During the last months of 2013, Serbian film director Emir Kusturica started shooting a documentary on the life of Mujica, El Pepe, una vida suprema released in 2018, whom he considers "the last hero of politics".[64] In 2014 Italian author Frank Iodice wrote the book Breve dialogo sulla felicità, which centers on the life of Mujica.[65][66] Ten thousand copies of the book were printed and distributed for free to local school children.[67] In June 2016, Mujica received the Order of the Flag of Republika Srpska from the president of Republika Srpska, Milorad Dodik.

Uruguayan film director Álvaro Brechner's 2018 film A Twelve-Year Night (La noche de 12 años) was based on Mujica's 12-year-long prison life under military dictatorship. It premiered in official selection at the 75th Venice International Film Festival, and it was selected as the Uruguayan entry for the Best Foreign Language Film at the 91st Academy Awards. The film won the Golden Pyramid Award at the 40th Cairo International Film Festival.

During a talk at the 28th Guadalajara International Book Fair (Mexico), on Sunday 7 December 2014, Mujica was interviewed by Mexican journalist Ricardo Rocha. Uruguay's president addressed several topics, such as drug trafficking, drug legalization, poverty and social injustice. "We live on the most unjust continent in the world, probably the richest, but with the worst distribution [of wealth]." On Latin America, José Mujica stated that he was "passionate about bringing Latin Americans together, about what defines us as belonging to a great nation that is to be created. There are multinational states, like China, like India, like what Europe is doing after a history of wars." Mujica also addressed the question of the shared linguistic heritage of Latin Americans, remarking with respect to the region's two major languages that "Portuguese is a sweet Spanish, if you speak it slowly... and even more so if it has a feminine sweetness." And he pointed out another element that unites the countries in Latin America: "We have another identity: the Christian and Catholic tradition." He concluded his talk by adding: "I see that there are many young people here; as an old man, a little advice: Life can set us a lot of snares, a lot of bumps, we can fail a thousand times, in life, in love, in the social struggle, but, if we search for it, we'll have the strength to get up again and start over. The most beautiful thing about the day is that it dawns. There is always a dawn after the night has passed. Don't forget it, kids. The only losers are the ones who stop fighting."[68]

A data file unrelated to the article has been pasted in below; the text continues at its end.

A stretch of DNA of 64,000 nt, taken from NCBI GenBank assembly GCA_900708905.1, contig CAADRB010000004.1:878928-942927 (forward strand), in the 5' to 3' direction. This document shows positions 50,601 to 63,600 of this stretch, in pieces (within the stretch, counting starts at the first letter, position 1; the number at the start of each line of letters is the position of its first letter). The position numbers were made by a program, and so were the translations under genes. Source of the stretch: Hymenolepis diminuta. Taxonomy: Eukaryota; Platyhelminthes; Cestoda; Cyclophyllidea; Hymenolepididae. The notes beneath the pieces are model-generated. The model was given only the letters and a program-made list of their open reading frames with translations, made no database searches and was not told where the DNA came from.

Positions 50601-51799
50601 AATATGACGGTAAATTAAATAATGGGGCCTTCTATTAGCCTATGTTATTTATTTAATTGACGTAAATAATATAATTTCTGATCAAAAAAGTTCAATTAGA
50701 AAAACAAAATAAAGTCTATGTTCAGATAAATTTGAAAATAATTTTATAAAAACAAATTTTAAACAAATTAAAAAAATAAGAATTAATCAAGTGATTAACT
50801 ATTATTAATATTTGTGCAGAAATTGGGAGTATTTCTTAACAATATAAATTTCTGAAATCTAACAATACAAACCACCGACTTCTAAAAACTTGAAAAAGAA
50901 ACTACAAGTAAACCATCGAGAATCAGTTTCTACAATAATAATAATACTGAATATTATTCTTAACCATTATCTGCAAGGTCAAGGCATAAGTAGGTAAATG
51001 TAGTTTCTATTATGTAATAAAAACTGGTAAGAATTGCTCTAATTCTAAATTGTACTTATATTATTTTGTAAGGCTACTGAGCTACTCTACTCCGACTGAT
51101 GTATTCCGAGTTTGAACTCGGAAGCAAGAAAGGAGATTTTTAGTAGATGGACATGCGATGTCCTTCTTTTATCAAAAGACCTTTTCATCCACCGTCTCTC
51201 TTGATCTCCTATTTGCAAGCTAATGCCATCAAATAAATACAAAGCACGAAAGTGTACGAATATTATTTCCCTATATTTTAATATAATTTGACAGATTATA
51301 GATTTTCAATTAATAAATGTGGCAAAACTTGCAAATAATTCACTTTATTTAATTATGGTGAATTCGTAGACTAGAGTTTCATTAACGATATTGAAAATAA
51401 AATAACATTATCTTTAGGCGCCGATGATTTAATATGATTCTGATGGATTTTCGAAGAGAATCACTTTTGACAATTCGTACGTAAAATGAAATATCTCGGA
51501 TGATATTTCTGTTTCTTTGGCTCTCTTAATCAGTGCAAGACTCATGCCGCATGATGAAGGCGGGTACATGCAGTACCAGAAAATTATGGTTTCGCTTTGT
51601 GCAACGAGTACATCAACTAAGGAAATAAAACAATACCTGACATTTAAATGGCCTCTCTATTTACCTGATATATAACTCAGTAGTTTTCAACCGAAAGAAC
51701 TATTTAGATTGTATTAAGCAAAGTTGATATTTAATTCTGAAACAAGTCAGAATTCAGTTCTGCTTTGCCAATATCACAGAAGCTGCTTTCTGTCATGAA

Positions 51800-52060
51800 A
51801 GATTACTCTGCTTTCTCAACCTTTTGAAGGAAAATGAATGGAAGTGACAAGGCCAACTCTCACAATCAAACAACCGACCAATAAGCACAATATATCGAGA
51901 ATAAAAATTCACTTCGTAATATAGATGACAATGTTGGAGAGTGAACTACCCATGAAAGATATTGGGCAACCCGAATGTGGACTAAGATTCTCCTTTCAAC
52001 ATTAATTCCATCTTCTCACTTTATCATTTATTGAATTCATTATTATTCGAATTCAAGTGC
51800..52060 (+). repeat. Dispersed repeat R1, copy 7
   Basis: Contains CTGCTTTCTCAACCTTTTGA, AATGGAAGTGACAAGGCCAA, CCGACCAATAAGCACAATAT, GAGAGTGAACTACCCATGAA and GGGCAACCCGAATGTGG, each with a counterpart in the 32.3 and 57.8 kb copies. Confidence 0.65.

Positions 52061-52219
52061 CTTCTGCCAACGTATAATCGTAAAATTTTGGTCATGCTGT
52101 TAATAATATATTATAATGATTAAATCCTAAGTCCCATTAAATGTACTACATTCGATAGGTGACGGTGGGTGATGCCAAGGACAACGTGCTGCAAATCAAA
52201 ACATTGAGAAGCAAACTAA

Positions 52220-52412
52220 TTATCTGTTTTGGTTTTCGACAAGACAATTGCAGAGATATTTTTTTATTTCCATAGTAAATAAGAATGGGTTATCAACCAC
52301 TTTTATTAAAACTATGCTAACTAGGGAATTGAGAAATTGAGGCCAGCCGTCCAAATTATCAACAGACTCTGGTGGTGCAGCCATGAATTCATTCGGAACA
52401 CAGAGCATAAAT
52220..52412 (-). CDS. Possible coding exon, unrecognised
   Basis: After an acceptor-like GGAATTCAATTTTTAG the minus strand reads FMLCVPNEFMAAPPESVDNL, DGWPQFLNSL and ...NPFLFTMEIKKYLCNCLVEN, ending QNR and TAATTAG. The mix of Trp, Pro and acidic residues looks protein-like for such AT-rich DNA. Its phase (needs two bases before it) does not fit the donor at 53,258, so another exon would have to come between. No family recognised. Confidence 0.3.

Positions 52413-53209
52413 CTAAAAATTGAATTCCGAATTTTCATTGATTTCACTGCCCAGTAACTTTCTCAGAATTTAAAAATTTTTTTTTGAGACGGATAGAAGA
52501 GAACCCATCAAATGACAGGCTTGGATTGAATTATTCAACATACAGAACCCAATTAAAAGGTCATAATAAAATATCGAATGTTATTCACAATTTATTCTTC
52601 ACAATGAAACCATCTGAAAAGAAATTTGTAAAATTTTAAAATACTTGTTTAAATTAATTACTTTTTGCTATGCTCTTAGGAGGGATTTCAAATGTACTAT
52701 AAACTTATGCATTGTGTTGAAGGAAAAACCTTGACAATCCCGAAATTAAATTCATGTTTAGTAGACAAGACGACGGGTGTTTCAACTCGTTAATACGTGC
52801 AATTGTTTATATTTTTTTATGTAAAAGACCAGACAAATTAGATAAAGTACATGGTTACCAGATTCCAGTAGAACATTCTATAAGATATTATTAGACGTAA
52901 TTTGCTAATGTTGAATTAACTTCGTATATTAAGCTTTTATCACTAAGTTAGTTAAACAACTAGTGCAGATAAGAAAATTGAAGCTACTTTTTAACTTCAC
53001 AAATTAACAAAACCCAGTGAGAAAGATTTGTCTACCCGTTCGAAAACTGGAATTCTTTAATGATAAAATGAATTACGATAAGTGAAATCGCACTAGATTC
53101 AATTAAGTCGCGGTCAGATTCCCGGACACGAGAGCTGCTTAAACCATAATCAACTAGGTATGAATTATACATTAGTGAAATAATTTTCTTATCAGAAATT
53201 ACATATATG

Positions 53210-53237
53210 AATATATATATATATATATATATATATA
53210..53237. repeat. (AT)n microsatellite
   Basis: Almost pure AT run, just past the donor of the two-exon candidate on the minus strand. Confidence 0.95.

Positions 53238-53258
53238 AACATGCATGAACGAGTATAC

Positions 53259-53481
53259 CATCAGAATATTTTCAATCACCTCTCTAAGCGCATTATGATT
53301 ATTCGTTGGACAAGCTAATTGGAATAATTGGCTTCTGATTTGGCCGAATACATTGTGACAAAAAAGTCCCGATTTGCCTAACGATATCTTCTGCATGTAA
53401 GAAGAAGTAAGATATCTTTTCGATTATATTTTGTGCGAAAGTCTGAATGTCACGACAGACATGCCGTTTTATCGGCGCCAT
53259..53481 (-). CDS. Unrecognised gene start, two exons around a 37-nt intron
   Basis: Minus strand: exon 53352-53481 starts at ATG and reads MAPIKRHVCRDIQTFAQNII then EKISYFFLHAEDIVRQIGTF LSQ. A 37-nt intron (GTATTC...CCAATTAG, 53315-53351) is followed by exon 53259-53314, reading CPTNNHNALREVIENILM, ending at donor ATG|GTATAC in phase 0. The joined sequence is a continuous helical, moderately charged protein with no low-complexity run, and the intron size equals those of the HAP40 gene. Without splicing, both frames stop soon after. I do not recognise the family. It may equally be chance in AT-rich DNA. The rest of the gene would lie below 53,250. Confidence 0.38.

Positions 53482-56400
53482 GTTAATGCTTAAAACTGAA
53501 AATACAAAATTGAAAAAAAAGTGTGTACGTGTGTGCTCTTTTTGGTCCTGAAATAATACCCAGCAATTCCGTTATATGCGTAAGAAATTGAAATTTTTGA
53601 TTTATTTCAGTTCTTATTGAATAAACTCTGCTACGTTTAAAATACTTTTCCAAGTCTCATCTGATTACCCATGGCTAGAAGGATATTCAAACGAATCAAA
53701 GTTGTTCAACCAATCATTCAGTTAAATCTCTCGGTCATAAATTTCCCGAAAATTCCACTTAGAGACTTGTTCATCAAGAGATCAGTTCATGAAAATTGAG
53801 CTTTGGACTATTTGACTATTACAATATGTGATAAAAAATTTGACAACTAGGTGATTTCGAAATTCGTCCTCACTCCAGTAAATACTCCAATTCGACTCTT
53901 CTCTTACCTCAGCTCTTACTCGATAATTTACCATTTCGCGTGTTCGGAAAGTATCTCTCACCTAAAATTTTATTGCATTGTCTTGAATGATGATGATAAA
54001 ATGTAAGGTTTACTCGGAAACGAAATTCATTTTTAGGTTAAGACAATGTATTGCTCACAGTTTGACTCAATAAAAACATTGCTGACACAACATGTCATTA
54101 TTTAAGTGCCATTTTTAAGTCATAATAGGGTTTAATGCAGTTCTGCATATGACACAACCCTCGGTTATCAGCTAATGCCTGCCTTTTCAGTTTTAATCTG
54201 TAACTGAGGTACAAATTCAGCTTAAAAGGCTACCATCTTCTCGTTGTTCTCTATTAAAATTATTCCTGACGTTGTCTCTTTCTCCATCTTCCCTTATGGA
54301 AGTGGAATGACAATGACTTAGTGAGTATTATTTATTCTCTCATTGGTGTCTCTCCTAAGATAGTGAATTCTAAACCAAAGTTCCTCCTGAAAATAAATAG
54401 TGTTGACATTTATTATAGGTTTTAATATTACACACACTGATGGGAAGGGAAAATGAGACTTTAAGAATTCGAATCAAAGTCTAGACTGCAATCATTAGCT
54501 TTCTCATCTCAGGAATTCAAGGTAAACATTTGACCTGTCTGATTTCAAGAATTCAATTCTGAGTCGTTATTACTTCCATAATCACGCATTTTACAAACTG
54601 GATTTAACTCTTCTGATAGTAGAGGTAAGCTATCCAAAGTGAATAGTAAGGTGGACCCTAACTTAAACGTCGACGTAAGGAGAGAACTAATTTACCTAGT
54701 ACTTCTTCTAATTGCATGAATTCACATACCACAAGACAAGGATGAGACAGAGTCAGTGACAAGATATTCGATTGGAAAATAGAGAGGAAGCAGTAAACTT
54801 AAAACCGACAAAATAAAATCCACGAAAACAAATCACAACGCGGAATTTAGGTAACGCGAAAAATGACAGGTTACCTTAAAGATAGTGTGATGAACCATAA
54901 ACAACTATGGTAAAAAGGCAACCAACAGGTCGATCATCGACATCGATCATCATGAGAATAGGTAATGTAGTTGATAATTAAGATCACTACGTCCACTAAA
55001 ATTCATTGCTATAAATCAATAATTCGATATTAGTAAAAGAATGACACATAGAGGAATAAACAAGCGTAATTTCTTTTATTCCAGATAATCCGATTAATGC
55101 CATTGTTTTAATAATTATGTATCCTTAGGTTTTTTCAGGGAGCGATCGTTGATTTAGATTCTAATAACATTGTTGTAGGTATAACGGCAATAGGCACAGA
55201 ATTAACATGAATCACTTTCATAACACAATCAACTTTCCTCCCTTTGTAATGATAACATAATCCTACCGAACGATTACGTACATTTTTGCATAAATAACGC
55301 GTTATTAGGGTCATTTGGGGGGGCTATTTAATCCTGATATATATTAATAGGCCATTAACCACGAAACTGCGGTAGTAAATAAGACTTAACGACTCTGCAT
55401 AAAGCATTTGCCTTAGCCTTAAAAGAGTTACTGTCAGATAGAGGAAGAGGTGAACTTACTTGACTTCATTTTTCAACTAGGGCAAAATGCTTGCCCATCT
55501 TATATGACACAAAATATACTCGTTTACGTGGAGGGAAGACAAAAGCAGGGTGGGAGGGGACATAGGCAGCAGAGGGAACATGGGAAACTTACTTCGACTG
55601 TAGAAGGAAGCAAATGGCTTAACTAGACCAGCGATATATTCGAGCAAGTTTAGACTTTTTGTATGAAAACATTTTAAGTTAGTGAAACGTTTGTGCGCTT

In 2021, Carolina DeRobertis published a novel based on Mujica’s life, entitled The President and the Frog (published in 2022 as El presidente y la rana).

Honors and awards[edit]

Award or decoration Country Date Place Comment Ref.
Grand Collar of the National Order of Merit  Paraguay 16 August 2010 Asunción Paraguayan highest order of merit. [69]
Grand Collar of the Order of the Sun  Peru 25 January 2011 Lima Peruvian highest award. [70][71]
Order of the Aztec Eagle  Mexico 28 January 2014 Mexico City Mexican highest award. [72][73]
National Order of San Lorenzo  Ecuador 3 December 2014 Quito Ecuador highest award.


National Order of Merit  Ecuador 3 December 2014 Quito Second highest award of Ecuador. [75]
Order of the Flag of Republika Srpska (II Class)  Bosnia and Herzegovina
 Republika Srpska
28 June 2016 Višegrad Republika Srpska's order of merit. [76][77]
Grand Cross of the Order of Manuel Amador Guerrero  Panama 24 November 2017 Panama City Panamanian highest award. [78]
Collar of the Order of the Liberator General San Martín  Argentina 25 January 2021 Buenos Aires Argentine highest award. [79]


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  79. ^ "El Gobierno condecoró a José "Pepe" Mujica con la Orden del Libertador San Martín" (in Spanish). 25 January 2021. Retrieved 11 May 2021.

Further reading[edit]

External links[edit]

Political offices
Preceded by
Martín Aguirrezabala
Minister of Livestock, Agriculture and Fisheries
Succeeded by
Ernesto Agazzi
Preceded by President of Uruguay
Succeeded by
Diplomatic posts
Preceded by President pro tempore of UNASUR
Succeeded by